Anita Desai

By Elmhirst, Sophie | New Statesman (1996), August 29, 2011 | Go to article overview

Anita Desai


Elmhirst, Sophie, New Statesman (1996)


Each of the novellas in your new book has a melancholic feel. What prompted that mood?

I think maybe it comes of my no longer living in India. All of these stories are based on memory and past experience. I miss India intensely, especially when I'm writing, because it remains my subject. After more than 20 years abroad, it remains the material of all of my work. So I'm constantly mining treasures of memory.

[ILLUSTRATION OMITTED]

Has your perception of India changed?

I go back constantly. I'm in touch with family and friends there. But to be a visitor is very different from being a resident. If your mind exists there, your poetry exists there, but bodily you're elsewhere ... it creates a kind of weird disconnect.

In two of the stories, you evoke a colonial age. What draws you to that time?

It's the era I grew up in. It was post-colonial, but newly post-colonial. The old elements of the colonial were still clinging to it. It's what I grew up in and it's what I do best. So when I return to India now, I see how the past has gone and been replaced.

The 19th-century English novel crops up often in these stories. Was it a central part of your education?

I was giving all the characters my own experience and the kind of education I had in old Delhi, but I do suggest that it seems faded to the younger generation. I notice in India today that people read differently. I always think what you read is what forms your mind, what makes you.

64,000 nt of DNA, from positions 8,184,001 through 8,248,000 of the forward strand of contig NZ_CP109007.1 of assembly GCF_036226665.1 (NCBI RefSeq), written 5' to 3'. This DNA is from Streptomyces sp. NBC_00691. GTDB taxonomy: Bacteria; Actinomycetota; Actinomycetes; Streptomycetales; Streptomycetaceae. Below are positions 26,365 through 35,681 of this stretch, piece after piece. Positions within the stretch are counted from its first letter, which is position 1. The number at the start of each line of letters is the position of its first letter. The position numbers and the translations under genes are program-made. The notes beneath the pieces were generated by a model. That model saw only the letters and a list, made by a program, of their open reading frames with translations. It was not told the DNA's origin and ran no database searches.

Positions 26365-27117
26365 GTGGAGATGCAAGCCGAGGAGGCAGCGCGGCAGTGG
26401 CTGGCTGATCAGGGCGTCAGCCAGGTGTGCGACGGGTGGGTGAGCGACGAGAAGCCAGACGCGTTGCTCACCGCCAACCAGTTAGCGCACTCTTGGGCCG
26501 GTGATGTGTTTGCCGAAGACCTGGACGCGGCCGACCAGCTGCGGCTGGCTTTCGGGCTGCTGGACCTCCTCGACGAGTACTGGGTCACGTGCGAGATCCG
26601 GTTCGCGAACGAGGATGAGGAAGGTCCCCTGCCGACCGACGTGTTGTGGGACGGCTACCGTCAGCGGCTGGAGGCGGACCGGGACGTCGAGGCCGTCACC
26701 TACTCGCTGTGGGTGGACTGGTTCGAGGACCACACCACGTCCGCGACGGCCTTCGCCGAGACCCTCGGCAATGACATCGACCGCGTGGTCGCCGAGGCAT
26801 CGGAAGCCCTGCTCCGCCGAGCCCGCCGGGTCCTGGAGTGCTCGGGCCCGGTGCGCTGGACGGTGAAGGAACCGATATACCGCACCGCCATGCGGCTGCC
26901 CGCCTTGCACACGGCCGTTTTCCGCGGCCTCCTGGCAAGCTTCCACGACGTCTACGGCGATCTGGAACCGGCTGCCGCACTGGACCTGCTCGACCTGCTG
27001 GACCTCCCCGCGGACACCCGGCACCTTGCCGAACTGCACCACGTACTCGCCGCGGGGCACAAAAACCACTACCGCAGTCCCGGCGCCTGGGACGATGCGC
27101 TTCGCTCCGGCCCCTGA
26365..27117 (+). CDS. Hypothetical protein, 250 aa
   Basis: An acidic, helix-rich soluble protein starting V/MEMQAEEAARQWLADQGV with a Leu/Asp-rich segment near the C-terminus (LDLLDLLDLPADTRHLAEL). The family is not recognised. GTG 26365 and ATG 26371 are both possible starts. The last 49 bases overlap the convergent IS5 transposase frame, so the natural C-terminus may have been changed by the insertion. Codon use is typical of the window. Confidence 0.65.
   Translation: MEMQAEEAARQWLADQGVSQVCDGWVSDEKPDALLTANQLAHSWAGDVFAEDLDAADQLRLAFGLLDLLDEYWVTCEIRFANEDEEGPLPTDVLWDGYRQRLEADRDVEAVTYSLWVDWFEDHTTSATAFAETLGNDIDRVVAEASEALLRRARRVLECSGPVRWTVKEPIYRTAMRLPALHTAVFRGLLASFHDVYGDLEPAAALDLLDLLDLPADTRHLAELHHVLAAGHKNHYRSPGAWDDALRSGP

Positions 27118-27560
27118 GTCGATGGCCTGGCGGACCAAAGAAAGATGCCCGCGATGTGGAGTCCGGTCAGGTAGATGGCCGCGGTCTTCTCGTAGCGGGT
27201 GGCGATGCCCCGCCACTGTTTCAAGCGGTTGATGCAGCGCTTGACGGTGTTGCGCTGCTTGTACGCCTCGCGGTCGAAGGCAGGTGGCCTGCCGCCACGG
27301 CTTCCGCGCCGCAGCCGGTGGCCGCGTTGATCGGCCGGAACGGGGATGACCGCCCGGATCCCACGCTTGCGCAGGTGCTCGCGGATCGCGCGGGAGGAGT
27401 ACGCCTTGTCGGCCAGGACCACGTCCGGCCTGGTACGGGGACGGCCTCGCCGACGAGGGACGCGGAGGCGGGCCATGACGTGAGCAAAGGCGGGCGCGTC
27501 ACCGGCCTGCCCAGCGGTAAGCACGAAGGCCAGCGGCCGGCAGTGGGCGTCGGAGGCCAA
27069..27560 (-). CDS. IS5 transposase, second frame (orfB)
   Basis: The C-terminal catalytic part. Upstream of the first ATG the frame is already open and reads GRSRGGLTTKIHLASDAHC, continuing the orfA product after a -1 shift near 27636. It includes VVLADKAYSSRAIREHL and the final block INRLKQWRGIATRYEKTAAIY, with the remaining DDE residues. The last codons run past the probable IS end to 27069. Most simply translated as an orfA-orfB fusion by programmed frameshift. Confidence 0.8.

You raise the question of how different languages tell different truths in India. Do you wrestle with language in your writing?

It was certainly very much in the air when I was growing up and going to school and university. In India, there was a great move to replace English with regional languages and with Hindi.

Yet even today an education in English is highly valued in India because it's no longer thought of as English, as colonial, but as an international language. In the past, I was made aware that I was writing in a language that was obsolete -1 was constantly told that I should be writing in one of the regional languages. I felt I was handling a language that was on the way out. …

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